Planning law can be extremely complicated. The following information is designed only to be a guide.
A breach of planning control occurs when development such as building works or a material change of use of land or a building takes place without planning permission.
In most cases it is not an offence to undertake development without consent, but the Council does have the powers to remedy such breaches.
This can be done by, for instance, requiring changes to be made, getting the development removed or the use stopped, or in some cases giving planning permission.
Examples of breaches of planning control
- not building in accordance with approved plans
- failing to comply with conditions attached to a planning permission
- unauthorised works to a listed building
- display of an advertisement without the benefit of advertisement consent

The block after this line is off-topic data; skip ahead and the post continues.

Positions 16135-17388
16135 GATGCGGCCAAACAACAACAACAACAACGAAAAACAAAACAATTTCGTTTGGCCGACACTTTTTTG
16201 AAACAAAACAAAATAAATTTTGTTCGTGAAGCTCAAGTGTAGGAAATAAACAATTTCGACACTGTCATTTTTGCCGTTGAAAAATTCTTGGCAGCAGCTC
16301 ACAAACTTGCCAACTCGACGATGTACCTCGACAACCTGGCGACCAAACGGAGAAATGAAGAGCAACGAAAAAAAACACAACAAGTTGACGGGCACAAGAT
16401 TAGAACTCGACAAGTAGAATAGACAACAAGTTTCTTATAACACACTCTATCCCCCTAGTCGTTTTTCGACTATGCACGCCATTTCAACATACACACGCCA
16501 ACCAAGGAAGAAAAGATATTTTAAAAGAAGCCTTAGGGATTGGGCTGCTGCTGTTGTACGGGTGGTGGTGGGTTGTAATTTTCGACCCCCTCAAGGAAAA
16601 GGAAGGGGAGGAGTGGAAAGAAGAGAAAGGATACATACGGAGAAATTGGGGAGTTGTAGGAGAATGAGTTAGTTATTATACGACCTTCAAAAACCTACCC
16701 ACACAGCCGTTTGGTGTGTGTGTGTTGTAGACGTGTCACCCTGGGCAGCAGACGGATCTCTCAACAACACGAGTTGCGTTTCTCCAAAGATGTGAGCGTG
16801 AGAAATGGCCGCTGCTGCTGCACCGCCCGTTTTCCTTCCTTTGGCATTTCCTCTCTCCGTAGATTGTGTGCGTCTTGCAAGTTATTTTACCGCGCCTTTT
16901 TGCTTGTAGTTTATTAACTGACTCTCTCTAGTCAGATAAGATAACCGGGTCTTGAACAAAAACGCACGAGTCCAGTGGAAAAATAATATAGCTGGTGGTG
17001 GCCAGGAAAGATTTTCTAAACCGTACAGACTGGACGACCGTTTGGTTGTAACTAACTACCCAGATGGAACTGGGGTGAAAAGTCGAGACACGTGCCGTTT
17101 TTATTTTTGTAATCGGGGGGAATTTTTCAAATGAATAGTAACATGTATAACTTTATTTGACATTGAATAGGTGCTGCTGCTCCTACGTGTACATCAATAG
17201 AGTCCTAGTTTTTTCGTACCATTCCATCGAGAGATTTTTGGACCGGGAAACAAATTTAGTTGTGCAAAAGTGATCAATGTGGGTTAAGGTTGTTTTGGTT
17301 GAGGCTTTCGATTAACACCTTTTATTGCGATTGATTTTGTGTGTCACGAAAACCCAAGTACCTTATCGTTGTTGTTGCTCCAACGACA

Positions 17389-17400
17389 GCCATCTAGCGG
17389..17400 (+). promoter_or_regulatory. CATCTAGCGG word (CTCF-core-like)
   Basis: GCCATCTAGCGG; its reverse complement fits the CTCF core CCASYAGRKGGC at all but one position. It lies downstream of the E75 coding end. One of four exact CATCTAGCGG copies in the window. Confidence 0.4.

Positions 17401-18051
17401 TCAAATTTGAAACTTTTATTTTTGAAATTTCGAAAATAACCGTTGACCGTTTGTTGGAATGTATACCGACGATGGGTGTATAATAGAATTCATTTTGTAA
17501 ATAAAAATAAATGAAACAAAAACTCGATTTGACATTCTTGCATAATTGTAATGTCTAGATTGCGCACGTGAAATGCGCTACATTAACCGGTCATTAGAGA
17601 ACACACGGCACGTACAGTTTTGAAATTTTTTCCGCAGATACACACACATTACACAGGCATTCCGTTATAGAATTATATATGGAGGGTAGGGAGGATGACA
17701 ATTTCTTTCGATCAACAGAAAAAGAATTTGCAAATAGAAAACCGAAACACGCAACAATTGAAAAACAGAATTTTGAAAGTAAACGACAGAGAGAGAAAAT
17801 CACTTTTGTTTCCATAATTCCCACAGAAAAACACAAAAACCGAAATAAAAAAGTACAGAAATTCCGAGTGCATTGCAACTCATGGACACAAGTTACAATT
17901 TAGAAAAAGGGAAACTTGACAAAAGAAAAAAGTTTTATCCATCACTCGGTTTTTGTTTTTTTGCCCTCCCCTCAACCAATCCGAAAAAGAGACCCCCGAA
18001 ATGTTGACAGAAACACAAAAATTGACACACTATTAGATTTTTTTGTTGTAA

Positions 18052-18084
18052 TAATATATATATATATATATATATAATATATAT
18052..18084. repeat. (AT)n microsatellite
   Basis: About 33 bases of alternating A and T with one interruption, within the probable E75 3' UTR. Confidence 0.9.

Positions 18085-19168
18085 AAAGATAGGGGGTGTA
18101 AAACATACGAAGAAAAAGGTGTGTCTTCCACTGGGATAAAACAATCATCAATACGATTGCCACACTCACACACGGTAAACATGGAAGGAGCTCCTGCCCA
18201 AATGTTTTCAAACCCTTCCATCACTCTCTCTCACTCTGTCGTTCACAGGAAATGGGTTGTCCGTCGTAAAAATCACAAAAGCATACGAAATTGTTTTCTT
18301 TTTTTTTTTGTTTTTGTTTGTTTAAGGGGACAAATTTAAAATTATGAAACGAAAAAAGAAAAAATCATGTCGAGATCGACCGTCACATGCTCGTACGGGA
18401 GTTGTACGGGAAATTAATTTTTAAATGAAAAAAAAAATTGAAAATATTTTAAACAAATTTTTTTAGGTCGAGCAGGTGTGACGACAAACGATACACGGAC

- removing or lopping/topping trees either protected by a Tree Preservation Order or sited within a conservation area.
Examples of non-breaches of planning control
- internal works to a non-listed building
- change of use from a clothes shop to a grocers (both within same use class (A1 Shops))
- operating a business from home, where the residential use remains the primary use and there is no adverse effect on neighbouring amenities
- where the works being carried out are permitted development, i.e. planning permission is not required.